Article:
While audits are rare, most Americans would rather avoid them altogether. According to the Internal Revenue Service, a little more than 1 million individual tax returns were audited in 2016. The best way to avoid a tax audit is to understand the triggers that make you susceptible being singled out for this dubious honor.
- High income – Individuals who make over $200,000 annually have a greater likelihood of being audited. If you are in this income bracket, be sure to keep very concise financial records.
- Inconsistent deductions – The IRS keeps close tabs on the deductions that are normal for each income bracket. If your deductions seem out of line for the amount you earned, the IRS could ask for proof of your charitable contributions.
- Accurate numbers – Rounding your figures is viewed as questionable by the IRS and might make them consider the validity of the rest of your return. Always report the exact figures.
- Losses – Everyone has a bad year, but when the economic losses are consistent every year it could raise some concerns. It is important to remember that claiming a hobby as a business is not legal. If the IRS believes your business is a hobby, you will need to prove that you are motivated to make a profit in order to claim those deductions.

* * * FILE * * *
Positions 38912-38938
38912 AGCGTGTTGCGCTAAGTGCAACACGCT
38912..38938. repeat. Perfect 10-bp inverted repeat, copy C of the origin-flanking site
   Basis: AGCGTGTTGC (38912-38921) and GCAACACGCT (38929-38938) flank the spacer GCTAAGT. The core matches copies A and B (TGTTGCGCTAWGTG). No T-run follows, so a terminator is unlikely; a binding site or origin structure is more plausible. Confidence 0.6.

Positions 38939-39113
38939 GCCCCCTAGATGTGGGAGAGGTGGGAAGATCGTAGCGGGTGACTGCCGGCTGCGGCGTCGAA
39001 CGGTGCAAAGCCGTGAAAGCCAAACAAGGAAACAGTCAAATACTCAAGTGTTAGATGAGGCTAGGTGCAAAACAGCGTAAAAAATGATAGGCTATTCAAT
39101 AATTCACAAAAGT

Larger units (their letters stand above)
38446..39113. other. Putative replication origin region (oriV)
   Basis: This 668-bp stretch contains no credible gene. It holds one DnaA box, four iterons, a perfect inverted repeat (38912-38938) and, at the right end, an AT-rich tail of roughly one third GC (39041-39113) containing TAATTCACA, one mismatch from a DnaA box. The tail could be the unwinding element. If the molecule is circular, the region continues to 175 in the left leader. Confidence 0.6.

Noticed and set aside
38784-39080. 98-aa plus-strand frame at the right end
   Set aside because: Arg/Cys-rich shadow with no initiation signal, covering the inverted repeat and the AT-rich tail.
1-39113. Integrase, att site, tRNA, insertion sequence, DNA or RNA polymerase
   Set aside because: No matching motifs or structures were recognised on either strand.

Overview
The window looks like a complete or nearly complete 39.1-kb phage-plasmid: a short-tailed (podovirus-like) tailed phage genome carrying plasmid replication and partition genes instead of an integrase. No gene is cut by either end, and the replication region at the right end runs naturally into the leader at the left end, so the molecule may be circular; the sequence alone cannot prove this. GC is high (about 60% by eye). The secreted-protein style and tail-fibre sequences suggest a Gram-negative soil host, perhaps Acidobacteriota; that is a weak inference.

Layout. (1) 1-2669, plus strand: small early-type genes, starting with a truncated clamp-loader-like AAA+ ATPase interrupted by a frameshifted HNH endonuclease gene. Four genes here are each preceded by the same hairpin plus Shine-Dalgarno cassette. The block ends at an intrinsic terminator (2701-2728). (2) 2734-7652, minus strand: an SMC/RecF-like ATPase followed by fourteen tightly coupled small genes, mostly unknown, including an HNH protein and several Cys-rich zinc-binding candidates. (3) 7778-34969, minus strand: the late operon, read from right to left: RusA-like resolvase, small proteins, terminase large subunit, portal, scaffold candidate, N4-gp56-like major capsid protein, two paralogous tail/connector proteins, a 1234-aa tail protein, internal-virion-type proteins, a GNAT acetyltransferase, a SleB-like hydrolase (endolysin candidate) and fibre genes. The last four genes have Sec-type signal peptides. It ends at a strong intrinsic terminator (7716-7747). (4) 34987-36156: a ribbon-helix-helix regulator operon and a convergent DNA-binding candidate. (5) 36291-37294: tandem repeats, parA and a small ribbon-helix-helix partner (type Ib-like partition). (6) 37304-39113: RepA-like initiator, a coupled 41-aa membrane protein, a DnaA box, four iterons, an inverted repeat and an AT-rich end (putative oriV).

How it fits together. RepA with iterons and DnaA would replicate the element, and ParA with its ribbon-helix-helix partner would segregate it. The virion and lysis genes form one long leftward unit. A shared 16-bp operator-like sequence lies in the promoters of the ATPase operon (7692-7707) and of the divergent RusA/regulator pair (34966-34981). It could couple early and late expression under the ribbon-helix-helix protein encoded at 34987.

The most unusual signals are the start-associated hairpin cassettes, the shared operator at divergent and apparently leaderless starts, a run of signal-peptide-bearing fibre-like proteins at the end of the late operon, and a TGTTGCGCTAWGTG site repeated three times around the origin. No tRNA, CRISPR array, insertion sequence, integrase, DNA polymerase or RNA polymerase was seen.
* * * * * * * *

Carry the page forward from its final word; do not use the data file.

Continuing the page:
- Sole proprietor – If you file a schedule C tax form the IRS will take careful note of your deductions and will expect that your business has continuity and regularity.
- Entertainment expenses – While every business owner will deduct the occasional business lunch or special event, when it is done regularity, it could be questioned. Do not write off expenses that are not business related including taking friends out to dinner, family trips and other activities. Additionally, it is important to keep close track of actual entertainment expenses should you ever be questioned.
- Vehicles – If you choose to deduct both mileage and the vehicle expenses and claim 100 percent business usage on your depreciation form, you must keep very precise records of mileage logs, dates and the purpose of each trip in which the vehicle was used.